Book Review – Race for the Sky by Dan Gutman

After years of planning and experimenting, Wilber and Orville Wright finally got the powered Wright Flyer off the ground on December 17, 1903. Look where we are one hundred and thirteen years later. According to Wikipedia, in 2016, an average of ninety three thousand commercial flights originate from nine thousand airports daily. And Boeing has a 787 Dreamliner which seats up to 335 passengers.

Race for the Sky is told to us through the diaries of fourteen year old Johnny Moore, a kid who lived in Kill Devil Hills at the turn of the twentieth century. He watched the Wright brothers create the Wright Flyer and he wrote about it in a journal that his mom gave him.

As a pilot myself, I love to read books about aviation. I visited Kill Devil Hills with my aunt and saw the place where powered flight began. I love going to the places where these things actually take place and imagine how it really happened. Reading this book added to my knowledge of Wright Brothers and how the Flyer took flight that day.

 

race-for-the-sky

 

Selma’s Book Review

Book Title

Race for the Sky

Author

Dan Gutman

Type of Book

Middle Grade Fiction

Background

The book was published November 1, 2003 just in time for the one hundredth anniversary of the first flight.

Summary of the story

Fourteen year old Johnny Moore is given a journal as a gift from his mom to ring in the new century (1900). She said he didn’t have to go school if he wrote in this book every day. At that time, it wasn’t uncommon for kids to not go to school. They would stay home and help with things around the house or go to work and earn money for their families. While he did fish to earn some money, Johnny wound up getting his education in a little different way, he spent time watching the Wright Brothers build the Wright Flyer.

The Wrights weren’t the only ones trying to build an airplane. The race to put a flying machine into the sky was being attempted by men all over the world. The Wrights even had visitors come to see what they were doing. Some were truly curious, but others acted as spies and were trying to steal ideas so they could be the first to built one.

Reactions to the book

Just like Dear Mr. Henshaw, this book is written in epistolary style, from the main character Johnny Moore’s point of view through the use of his personal diary. This style makes the story more personal by showing how Johnny feels and what happened through his eyes. I really enjoy that for middle grade reads.

Gutman does a great job of writing an engaging novel to describe one of the great moments in history. Reading stories like these are a fun way for kids to learn about these significant historical events. Having been to the site and reading this book brings the significance of the event full circle for me. I would definitely recommend this book.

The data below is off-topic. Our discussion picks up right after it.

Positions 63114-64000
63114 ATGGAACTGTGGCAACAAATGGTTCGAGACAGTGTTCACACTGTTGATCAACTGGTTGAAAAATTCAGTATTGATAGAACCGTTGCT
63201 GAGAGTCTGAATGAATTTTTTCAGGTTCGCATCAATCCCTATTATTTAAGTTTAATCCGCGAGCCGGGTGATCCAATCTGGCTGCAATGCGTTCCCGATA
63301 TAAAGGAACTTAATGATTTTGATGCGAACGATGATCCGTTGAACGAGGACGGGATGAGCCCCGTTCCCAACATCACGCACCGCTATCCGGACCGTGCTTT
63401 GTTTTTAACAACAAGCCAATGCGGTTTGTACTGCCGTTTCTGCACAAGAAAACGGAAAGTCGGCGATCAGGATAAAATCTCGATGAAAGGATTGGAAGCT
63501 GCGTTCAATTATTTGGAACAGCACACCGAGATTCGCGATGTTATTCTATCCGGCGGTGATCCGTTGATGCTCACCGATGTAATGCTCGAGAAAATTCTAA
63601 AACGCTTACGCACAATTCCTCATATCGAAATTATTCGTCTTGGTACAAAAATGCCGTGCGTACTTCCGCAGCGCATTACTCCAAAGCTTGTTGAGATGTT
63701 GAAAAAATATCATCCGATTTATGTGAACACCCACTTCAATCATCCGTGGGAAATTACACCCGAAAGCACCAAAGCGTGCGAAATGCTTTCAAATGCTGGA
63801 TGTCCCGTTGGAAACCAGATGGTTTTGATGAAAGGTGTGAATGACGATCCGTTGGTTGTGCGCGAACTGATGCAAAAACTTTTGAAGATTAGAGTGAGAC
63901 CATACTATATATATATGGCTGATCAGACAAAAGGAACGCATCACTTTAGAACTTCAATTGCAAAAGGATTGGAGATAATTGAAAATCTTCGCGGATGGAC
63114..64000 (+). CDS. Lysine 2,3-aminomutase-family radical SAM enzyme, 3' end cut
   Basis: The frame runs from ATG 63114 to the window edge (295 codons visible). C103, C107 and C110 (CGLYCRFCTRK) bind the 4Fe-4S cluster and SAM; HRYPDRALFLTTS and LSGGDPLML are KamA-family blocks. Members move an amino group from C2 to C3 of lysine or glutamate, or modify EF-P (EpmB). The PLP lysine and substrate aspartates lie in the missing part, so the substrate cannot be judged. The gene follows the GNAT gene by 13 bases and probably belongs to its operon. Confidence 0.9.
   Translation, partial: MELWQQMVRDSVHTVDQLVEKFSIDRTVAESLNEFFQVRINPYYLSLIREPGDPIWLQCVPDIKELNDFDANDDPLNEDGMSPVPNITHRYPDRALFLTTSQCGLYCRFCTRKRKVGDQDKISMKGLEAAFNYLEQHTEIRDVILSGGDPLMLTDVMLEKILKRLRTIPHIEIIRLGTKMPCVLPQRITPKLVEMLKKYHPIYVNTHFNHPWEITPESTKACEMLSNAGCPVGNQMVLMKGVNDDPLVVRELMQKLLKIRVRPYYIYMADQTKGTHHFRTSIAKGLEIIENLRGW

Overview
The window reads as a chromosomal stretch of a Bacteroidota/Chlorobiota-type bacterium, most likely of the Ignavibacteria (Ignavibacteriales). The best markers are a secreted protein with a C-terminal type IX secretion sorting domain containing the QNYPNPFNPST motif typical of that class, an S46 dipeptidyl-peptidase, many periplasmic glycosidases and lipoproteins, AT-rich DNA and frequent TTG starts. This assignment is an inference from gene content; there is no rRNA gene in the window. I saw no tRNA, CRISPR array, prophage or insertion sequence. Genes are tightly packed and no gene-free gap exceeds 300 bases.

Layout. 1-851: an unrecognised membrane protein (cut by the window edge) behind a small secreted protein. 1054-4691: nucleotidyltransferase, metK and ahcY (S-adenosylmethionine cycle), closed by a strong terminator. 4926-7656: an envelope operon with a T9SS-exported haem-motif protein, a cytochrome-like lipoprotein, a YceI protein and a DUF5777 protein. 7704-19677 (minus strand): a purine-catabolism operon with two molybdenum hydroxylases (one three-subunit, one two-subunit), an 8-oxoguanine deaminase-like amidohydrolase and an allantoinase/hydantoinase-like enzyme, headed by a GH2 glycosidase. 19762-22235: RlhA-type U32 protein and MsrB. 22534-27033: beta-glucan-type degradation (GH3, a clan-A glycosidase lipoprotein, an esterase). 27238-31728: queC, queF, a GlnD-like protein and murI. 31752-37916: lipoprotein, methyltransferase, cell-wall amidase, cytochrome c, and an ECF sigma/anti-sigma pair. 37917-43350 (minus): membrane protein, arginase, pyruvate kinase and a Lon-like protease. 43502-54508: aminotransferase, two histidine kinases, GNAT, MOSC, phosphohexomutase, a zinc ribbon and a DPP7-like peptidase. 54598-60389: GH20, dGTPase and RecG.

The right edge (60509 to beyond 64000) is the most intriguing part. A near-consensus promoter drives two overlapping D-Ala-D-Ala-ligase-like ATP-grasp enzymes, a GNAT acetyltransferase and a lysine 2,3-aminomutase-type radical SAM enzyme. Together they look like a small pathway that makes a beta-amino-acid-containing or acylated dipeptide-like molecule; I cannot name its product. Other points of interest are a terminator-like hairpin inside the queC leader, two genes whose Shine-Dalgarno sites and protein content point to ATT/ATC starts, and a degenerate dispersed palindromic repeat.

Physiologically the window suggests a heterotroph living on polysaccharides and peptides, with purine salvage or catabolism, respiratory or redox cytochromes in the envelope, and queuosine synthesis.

To find out a little more information about the author, Dan Gutman, here is a link to his website Dan Gutman’s website

If you are interested in purchasing the book, here is the link to it on Amazon Race for the Sky

 

Book Review – Wish by Barbara O’Connor

I have been reading more middle grade and YA books lately. Not only to see what other authors are writing about, but because I genuinely love the stories. I went looking on Amazon.com the other day and I loved the cover of this book when I first saw it. A picture of a girl and her dog touched my heart. It reminded me of how special my relationship is with my dog Maggie. I was drawn into the book not just with the idea of a girl and her dog, but also by the title, Wish.

Also on the front cover, she has the statement, With a little luck, you can get what you wish for printed across the top. Just one more thing I was drawn in by. It instills a feeling of hope that anything you dream about can come true. What an inspiring message for young readers.

 

wish-cover

 

Selma’s Book Review

Book Title

Wish

Author

Barbara O’Connor

Type of Book

Middle Grade Fiction

Background

Junior Library Guild Selection, American Book Sellers Association Best Books of the Year 2016, Parents Choice Gold Award

Summary of the story

Charlemagne (Charlie) Reese felt like a child out of place from a broken family with her dad in jail and her mom dealing with depression. When her parents were unable to care for her, she moved from Raleigh, North Carolina to live with her aunt and uncle in Colby, North Carolina. Charlie relates her story to us about being the new girl at school, making friends with unlikely kids and finding her dog, Wishbone. Throughout the book, she believes in wishes coming true and was always looking for situations to make them. Like finding a four-leaved clover or wishing on a star. She tells the reader that she always wishes for the same thing every time. We don’t learn what her wish is until the end.

Reactions to the book